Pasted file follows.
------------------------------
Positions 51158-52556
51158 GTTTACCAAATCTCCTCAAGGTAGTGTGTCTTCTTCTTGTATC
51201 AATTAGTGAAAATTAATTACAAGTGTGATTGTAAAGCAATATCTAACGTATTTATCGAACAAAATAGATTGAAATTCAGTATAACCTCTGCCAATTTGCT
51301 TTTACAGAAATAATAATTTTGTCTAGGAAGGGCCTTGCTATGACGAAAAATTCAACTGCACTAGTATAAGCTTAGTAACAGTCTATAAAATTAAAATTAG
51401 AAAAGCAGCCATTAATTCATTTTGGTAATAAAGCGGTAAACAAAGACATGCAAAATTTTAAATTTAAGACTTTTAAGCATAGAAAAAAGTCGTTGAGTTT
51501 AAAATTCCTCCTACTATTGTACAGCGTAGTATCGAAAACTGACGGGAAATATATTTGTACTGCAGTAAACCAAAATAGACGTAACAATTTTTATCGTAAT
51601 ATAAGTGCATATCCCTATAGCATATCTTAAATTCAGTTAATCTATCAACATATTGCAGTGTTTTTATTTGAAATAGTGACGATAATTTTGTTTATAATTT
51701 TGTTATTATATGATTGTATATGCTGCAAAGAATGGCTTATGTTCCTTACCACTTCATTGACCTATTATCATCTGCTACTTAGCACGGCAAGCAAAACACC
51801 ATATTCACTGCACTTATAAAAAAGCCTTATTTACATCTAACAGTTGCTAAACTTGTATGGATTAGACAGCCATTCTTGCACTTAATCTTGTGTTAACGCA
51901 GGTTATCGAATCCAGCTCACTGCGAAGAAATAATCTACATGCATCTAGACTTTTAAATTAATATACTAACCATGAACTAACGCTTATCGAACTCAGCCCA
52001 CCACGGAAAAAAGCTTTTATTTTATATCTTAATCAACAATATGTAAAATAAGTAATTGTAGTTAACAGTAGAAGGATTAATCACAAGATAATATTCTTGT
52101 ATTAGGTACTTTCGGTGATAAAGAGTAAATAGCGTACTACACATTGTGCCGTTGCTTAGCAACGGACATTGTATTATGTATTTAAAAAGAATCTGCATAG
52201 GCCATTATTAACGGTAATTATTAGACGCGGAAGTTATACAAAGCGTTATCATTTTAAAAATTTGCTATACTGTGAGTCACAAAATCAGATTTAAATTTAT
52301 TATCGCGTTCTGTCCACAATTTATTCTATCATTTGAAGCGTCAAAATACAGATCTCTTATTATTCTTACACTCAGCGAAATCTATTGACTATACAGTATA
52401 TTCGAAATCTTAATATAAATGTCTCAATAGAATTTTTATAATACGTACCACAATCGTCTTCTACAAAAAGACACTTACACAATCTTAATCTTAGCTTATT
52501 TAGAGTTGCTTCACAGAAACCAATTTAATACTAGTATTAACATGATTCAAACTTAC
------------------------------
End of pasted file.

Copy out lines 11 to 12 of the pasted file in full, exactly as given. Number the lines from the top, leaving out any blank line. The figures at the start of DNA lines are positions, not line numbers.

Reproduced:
52001 CCACGGAAAAAAGCTTTTATTTTATATCTTAATCAACAATATGTAAAATAAGTAATTGTAGTTAACAGTAGAAGGATTAATCACAAGATAATATTCTTGT
52101 ATTAGGTACTTTCGGTGATAAAGAGTAAATAGCGTACTACACATTGTGCCGTTGCTTAGCAACGGACATTGTATTATGTATTTAAAAAGAATCTGCATAG